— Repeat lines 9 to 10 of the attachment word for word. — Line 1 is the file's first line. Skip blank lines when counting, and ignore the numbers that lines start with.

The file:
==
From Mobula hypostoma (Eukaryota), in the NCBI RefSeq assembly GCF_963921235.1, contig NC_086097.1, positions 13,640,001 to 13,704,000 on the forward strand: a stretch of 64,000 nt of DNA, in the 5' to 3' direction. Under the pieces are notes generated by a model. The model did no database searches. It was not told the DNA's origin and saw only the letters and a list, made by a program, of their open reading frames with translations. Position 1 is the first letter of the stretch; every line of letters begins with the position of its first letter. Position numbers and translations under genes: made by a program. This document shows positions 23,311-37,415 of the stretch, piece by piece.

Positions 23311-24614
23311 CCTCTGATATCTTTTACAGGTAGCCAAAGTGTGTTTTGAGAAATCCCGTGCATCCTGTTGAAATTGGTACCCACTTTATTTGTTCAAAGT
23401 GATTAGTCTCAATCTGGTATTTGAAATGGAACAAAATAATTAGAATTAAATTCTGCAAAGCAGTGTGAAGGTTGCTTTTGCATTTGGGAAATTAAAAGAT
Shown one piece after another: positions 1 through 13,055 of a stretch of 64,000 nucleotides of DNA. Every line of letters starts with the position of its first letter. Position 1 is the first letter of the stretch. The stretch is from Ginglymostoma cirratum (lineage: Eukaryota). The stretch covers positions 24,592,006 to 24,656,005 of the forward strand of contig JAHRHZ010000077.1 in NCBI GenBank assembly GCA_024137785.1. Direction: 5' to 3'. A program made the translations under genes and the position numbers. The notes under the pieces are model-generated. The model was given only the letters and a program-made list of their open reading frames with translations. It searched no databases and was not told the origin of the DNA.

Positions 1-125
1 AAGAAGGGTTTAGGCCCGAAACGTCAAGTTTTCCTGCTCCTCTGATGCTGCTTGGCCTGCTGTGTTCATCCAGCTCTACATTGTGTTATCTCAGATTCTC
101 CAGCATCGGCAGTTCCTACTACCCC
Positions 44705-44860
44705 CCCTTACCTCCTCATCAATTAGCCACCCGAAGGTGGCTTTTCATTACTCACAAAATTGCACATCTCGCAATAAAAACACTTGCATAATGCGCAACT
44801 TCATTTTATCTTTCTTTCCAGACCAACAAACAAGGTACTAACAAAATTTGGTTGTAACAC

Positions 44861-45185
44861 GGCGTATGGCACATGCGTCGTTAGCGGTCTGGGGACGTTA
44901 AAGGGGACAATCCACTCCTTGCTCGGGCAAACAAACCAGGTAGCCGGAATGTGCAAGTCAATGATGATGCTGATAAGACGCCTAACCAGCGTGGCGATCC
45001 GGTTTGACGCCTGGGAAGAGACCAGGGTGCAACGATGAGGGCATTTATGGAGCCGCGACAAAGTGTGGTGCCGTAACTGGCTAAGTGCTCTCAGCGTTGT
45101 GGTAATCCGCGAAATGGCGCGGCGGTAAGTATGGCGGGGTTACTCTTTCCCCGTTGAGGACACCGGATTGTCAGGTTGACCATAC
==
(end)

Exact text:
Positions 44705-44860
44705 CCCTTACCTCCTCATCAATTAGCCACCCGAAGGTGGCTTTTCATTACTCACAAAATTGCACATCTCGCAATAAAAACACTTGCATAATGCGCAACT